I wrote this text after returning from a trip, which took place following a 40-day-long stay at home. This was the longest I spent without traveling in three years.

And last but not the least, I keep on dreaming and planning more and more trips. This is an essential part of my therapy after all: knowing when I will get my next ‘fix’.



Article featured image showing the word opinion in typewriter input heads.

Politically Incorrect Me: What I learned from being disliked in Social Media – and I’m thankful, not sorry.

PART 1 – From Facebook to the Police Station

Some weeks ago I was doing my usual Facebook feeds reading as I made my way home from work. ‘Terrorism’ was the common denominator in a series of posts, which triggered an unpleasant emotional response in me. That’s when I decided to impulsively react to Facebook’s ‘What’s on your mind?’ question.

With the same three words I started this text, I began saying what was on my mind. And that Facebook post of mine spiraled into a great life lesson. Thankful and still overwhelmed by the magnitude of some of the reactions, I decided to share some thoughts on it.

I am not writing this as a corrigendum to my original post nor do I want to reopen the discussion via social media. As an individual, I am entitled to my own opinion. As a social being, I am open-minded enough to hear others’ opinions with respect. And as a human being, I make mistakes. Having said this, I hereby elaborate:

In my original post, I addressed my frustration with Islam and the unfortunate connection that the world’s current deadliest terrorist organizations have with the Islamic faith. And the content of my post do reflect my opinion on the subject.

Opinions reflect an individual’s own subjective inferences about a given matter based on his/her own set of beliefs, experiences and observations of the world. Opinions cannot be taken as conclusive in the broader sense, for as much as they might be based on facts, they will always be someone’s views on the facts, and not the facts themselves. Thus, the content of my post reflects my very own interpretations about the given subject and my statements should be respected as my right to freedom of speech.

“Why did it go so wrong?” – I asked myself, followed by “I should have seen that coming!” And this is why:

After the several discussions carried on the subject following my post, I gathered input from several contributors. Publicly or privately, some people chose to agree with my opinion, some chose to politely disagree with my opinion and others chose to disagree not only with my opinion, but with me – altogether! And this is where things went wrong. The subject matter of discussion shifted from the opinion itself to the holder of the opinion, in this case, me.

I allowed myself to be understood as a ‘hater’ and to be described with a variety of flawed traits and swearwords by people who do not know who I am and what I stand for. When sharing my views via text opened to hundreds of friends in the way I did, I chose the means (text), the channel (Facebook) and the audience (people who do not truly know me in real life). Thus, it was my choice to do so – my mistake (!?).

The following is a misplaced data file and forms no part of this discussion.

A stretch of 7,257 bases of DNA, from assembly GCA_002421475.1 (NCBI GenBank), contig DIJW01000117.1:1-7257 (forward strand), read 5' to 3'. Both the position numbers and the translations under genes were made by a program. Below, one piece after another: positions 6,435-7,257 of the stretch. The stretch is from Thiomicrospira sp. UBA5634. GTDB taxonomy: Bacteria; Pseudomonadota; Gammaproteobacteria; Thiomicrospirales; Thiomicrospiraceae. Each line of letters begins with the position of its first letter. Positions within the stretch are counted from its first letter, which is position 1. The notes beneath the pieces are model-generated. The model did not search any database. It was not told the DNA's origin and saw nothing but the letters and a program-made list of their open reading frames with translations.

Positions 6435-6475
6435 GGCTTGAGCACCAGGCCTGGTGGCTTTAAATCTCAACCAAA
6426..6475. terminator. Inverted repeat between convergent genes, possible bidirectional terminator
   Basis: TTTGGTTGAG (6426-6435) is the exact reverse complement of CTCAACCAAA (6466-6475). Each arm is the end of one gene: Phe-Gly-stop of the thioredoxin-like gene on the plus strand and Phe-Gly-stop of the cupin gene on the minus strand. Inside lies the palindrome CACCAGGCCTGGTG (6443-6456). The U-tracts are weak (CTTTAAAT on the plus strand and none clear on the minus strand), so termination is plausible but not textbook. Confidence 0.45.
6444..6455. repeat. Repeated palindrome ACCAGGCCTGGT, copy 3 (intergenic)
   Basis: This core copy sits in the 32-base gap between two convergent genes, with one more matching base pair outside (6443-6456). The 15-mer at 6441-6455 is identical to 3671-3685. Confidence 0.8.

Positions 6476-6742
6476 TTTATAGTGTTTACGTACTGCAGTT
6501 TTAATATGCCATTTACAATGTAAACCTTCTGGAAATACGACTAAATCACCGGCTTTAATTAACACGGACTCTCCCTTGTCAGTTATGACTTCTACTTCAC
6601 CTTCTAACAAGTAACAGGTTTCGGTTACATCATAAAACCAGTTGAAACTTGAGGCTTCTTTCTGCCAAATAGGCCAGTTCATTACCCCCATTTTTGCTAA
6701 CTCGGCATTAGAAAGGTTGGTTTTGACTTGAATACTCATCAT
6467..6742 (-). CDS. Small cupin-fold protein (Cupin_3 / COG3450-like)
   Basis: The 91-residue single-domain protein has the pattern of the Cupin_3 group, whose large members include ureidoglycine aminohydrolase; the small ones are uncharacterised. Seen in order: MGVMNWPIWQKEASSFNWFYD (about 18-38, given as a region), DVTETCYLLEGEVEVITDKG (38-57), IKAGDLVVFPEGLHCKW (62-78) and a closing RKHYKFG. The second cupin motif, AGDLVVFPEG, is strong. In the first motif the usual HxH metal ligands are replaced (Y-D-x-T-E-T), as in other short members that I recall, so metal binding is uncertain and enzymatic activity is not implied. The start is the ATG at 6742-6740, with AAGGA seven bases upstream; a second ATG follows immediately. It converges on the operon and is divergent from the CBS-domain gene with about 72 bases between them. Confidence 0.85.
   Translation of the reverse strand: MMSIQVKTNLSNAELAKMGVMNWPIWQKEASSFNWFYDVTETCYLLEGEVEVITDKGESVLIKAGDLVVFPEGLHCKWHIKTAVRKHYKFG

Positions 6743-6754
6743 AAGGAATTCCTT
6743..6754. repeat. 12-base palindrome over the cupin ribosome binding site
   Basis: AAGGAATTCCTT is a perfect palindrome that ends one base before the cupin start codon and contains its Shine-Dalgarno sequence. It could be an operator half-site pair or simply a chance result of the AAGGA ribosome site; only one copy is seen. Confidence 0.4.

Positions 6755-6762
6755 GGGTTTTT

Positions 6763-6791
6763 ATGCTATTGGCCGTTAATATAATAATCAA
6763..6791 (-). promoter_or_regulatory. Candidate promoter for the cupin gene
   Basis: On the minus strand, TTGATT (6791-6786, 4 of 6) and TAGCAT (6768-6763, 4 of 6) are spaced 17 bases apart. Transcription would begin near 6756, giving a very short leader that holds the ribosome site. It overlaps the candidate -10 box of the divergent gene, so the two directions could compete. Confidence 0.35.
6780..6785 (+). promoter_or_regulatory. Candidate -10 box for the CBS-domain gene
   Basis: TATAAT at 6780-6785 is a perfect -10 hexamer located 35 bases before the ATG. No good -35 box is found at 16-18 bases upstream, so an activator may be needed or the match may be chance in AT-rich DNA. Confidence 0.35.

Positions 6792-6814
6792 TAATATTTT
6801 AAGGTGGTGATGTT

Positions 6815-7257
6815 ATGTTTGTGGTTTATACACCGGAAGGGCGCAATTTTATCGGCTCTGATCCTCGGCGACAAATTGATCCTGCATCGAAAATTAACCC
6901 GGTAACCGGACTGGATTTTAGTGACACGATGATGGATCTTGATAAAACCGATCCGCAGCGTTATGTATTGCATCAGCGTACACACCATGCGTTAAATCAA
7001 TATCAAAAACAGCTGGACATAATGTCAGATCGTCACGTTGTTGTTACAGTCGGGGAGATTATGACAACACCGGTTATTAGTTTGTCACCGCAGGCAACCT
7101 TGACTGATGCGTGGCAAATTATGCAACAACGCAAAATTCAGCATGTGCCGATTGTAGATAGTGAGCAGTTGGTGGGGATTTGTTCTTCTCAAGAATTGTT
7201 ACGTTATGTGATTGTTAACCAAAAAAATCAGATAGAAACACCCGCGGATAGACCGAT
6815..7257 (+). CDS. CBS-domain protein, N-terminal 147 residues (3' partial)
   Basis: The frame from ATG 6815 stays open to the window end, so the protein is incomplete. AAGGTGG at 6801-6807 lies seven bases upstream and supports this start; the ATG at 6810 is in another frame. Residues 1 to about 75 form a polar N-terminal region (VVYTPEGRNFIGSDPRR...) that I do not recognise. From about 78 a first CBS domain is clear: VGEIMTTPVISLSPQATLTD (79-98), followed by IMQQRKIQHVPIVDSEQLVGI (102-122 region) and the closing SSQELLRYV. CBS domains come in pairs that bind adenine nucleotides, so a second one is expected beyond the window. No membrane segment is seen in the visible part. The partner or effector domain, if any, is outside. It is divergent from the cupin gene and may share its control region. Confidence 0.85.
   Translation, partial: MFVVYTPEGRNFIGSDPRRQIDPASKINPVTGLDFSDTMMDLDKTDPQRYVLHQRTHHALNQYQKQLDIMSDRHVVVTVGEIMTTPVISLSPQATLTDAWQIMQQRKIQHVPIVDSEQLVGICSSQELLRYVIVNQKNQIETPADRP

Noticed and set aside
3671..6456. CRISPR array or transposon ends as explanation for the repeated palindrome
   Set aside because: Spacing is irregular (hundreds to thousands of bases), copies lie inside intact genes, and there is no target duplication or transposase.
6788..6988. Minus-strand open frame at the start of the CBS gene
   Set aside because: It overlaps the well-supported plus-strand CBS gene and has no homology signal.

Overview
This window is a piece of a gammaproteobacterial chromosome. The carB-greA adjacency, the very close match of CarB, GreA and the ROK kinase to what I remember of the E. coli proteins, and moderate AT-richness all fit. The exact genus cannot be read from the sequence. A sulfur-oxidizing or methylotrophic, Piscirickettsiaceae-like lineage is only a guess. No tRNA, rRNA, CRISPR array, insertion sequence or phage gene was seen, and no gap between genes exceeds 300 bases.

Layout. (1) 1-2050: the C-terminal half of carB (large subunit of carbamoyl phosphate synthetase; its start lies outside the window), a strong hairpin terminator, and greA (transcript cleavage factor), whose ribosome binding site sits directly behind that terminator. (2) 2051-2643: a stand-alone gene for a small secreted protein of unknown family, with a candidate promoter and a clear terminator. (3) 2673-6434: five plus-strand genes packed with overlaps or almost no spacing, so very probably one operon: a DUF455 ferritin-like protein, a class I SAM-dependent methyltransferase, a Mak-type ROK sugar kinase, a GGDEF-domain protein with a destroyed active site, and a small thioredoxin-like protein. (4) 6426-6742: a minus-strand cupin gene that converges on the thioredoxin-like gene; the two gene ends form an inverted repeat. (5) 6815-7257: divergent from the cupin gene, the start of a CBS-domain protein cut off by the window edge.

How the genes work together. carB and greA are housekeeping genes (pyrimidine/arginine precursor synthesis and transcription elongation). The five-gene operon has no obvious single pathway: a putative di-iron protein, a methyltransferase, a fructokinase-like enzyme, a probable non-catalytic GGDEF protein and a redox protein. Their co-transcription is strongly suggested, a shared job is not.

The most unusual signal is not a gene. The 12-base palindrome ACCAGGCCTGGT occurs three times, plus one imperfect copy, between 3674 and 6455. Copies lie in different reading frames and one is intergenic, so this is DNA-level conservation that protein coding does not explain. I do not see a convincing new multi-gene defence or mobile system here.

To summarize my point, I must quote a saying in my mother tongue, Portuguese, that goes: “Onde há pães, há ratos.”, which literally translates into ‘Where there is bread, there are rats.’ The interpretation of this aphorism can be manifold. On one hand it can be understood as ‘Say what you want. (bread) Hear what you don’t want. (rats).’ whereas it can also be read as ‘Knowledge (bread) decays to be consumed by ignorance (rats).’, both interpretations which I spotted in the context of this experience. And from this came my first lesson learned from it.

Hence, I reiterate that I’m entitled to my opinion and that having shared what I did via Facebook was my own choice, all of which allowed me to learn how such social media interaction can be prone to fiascos because of 1. The lack of emotional context and familiarity with the message sender as well as the receiver, 2. The sender’s deficiency in expressing the right tone of the message via text and 3. The misevaluation of the willingness to understand points 1 and 2 by the receiver.

Well, this post was a true ‘shitstorm’ in my social media life. While I carried out every discussion focused on the subject matter with pleasure, it overwhelmed me to see how I, Thyago, became the target of several offensive messages.

I initially wondered why the authors of such messages chose to withdraw from the discussion quite early. I questioned whether they would be able to sustain their arguments at all, for I was highly interested in the topic. But then I realized these belligerent messages were the ones filled with the fiercest anger towards me as a person. And as I lost Facebook friends, I wondered how exposed I was to such expressions of rage. And it got me scared!

Being an active Facebook user, I had never felt unsafe or vulnerable because of my social media life – until that day! I received one particular message with words such as “(…) you should care for your life next time you cross my way (…)”. This message led me to a police station as the anger in the author’s words felt like a life threat. Consequently, as advised by the police, I had to withdrawal from going public in the last Free Hugs action, which took place on Saturday, June 18th, 2016, in Vienna. And these two happenings really had an impact on me. Facebook goes real life!

I decided to step down and take some time off social media. I had to make sense of all that happened. And I could never be thankful enough for all the hatred that fell upon me. It was EXACTLY what I had to experience in order to be able to re-evaluate some essential aspects of my social media behavior.

PART 2 – The Weight of the Useless